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Richard Sherman on NFL contracts: ‘Players have to be willing to strike’

Richard Sherman

There’s been a whole bunch made about the absurd amount of cash thrown around to NBA players in the form of guaranteed contracts this summer.

First, it was Stephen Curry signing the richest contract in Association history. Then, James Harden inked the largest extension in the history of the game. The two now have a combined $400-plus million in guaranteed salaries.

As the NBA continues to increase in popularity and contract numbers go up, NFL players are taking exception. Why aren’t they getting their fair share of the pie? What can the NFLPA do?

Well, if you ask one Richard Sherman, he seems to have a reasonable stance on the topic. Players should be willing to strike if they want to fix the issues surrounding guaranteed contracts in the NFL.

“Oh, 100 percent,” Sherman said, via ESPN. “If we want as the NFL, as a union, to get anything done, players have to be willing to strike. That’s the thing that guys need to 100 percent realize.”

The issue here is that the NFLPA and NFL agreed to a new collective bargaining agreement back in 2011. It won’t expire until the end of the 2020 season.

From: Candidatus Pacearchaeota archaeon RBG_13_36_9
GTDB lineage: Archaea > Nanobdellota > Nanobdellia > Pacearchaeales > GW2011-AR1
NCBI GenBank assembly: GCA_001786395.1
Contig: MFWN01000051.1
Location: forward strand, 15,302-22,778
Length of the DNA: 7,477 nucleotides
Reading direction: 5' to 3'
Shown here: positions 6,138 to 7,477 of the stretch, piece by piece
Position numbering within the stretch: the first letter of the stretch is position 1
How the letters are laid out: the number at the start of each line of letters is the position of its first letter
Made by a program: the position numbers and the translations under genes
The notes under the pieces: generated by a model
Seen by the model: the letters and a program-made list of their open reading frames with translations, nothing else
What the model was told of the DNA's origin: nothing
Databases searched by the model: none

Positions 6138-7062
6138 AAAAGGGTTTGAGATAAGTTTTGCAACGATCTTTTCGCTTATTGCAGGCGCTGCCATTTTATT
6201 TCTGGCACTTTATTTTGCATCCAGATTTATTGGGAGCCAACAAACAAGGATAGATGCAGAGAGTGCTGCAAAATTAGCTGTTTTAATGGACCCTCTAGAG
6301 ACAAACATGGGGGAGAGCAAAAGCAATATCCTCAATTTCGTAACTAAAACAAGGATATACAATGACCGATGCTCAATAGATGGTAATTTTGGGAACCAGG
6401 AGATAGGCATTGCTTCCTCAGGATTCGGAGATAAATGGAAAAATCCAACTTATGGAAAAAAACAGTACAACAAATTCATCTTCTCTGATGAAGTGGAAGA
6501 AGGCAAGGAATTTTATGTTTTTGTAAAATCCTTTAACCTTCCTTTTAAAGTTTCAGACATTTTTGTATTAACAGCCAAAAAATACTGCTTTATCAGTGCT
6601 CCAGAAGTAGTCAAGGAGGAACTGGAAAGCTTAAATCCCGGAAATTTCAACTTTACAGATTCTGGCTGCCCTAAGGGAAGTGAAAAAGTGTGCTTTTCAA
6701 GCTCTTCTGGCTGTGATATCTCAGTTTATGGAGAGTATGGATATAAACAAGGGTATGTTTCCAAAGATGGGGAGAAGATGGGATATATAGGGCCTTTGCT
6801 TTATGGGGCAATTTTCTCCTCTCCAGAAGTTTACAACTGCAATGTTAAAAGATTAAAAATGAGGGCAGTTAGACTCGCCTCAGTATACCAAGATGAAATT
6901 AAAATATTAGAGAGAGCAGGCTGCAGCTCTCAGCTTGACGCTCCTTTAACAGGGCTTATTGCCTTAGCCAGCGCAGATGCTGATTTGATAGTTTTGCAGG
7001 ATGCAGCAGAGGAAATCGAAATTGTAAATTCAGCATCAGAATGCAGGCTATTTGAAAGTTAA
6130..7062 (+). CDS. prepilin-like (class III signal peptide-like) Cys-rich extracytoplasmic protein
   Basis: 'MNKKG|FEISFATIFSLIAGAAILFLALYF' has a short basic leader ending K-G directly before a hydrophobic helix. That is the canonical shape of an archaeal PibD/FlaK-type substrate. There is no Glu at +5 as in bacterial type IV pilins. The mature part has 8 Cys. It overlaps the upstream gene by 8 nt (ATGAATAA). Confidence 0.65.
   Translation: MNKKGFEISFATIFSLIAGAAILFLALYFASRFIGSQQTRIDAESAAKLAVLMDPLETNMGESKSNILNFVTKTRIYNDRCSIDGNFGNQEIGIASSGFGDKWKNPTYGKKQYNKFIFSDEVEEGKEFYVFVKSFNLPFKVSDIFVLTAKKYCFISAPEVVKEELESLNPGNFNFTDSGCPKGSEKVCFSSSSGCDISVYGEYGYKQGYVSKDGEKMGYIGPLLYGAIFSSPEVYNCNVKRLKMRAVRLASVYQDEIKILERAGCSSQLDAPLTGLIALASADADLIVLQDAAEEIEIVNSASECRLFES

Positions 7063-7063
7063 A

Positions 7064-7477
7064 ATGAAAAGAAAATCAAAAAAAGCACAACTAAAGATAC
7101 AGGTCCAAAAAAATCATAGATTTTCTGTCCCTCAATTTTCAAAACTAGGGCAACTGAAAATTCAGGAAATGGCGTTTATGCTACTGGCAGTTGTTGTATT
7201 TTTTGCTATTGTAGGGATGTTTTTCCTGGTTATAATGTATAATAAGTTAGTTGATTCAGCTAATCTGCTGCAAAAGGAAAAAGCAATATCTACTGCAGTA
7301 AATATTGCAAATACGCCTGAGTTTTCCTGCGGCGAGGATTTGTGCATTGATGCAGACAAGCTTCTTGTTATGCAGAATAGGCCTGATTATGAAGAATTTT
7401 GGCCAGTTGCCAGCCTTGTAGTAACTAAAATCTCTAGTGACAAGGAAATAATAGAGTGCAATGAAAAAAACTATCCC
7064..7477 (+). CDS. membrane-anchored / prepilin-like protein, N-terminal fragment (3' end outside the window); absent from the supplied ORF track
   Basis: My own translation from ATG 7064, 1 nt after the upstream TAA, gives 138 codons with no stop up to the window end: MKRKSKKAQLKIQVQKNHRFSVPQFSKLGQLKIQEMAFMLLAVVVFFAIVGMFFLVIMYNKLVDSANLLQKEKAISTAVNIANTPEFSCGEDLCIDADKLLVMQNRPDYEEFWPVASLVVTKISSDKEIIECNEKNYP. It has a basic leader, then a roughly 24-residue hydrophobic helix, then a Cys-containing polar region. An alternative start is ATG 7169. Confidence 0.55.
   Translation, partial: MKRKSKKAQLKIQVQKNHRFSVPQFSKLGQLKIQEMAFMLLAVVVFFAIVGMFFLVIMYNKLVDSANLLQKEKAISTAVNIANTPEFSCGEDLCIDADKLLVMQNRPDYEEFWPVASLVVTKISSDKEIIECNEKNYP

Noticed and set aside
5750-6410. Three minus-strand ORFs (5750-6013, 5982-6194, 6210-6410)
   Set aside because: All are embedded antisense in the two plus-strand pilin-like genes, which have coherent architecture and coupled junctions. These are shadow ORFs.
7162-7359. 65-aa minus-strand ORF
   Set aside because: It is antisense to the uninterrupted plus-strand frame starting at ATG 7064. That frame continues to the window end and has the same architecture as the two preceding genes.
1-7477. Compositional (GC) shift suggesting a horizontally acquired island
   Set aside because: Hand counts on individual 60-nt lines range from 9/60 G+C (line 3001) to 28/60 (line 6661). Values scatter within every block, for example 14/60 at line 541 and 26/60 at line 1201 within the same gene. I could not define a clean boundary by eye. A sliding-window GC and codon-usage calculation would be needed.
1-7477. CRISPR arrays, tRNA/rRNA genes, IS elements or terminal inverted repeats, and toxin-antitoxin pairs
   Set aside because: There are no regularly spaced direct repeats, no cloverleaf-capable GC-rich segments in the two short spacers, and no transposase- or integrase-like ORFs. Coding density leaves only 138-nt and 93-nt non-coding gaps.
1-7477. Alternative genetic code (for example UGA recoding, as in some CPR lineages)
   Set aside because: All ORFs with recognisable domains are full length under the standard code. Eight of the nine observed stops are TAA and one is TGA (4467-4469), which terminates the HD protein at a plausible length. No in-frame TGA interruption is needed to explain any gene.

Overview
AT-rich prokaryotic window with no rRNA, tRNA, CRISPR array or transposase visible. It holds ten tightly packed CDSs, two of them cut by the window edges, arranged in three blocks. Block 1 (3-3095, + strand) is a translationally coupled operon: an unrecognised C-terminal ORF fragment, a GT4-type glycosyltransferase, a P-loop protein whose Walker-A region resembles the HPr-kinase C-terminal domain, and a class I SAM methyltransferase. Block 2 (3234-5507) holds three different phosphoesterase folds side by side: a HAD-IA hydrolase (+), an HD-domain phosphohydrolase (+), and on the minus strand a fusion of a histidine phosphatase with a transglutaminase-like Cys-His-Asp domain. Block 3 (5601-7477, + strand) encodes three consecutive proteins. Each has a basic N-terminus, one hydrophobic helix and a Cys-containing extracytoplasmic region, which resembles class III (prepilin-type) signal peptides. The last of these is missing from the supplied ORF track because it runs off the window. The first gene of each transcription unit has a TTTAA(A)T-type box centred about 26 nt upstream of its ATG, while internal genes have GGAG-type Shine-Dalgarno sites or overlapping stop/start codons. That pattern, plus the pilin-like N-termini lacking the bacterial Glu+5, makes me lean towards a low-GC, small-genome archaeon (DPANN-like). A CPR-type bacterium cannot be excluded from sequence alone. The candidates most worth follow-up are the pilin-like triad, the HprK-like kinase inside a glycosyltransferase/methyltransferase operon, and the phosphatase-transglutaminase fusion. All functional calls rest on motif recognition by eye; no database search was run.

For Sherman’s part, he seems to understand the nuances of collective bargaining in a professional sports setting.

“You’re going to have to miss games, you’re going to have to lose some money if you’re willing to make the point, because that’s how MLB and NBA got it done,” Sherman continued. “They missed games, they struck, they flexed every bit of power they had, and it was awesome. It worked out for them.”

Oakland Raiders quarterback Derek Carr inked the largest contract in league history calling for $125 million over five seasons. It included just $40 million fully guaranteed.

For comparison’s sake, 21 free agents received $40-plus million in guaranteed money around the NBA this summer.

Whether a strike comes to fruition remains to be seen. But the NFLPA under executive director DeMaurice Smith has been marginalized by the league powers in New York City, commissioner Roger Goodell included. If a work stoppage is what it takes to make a point, Sherman seems to be all for it.

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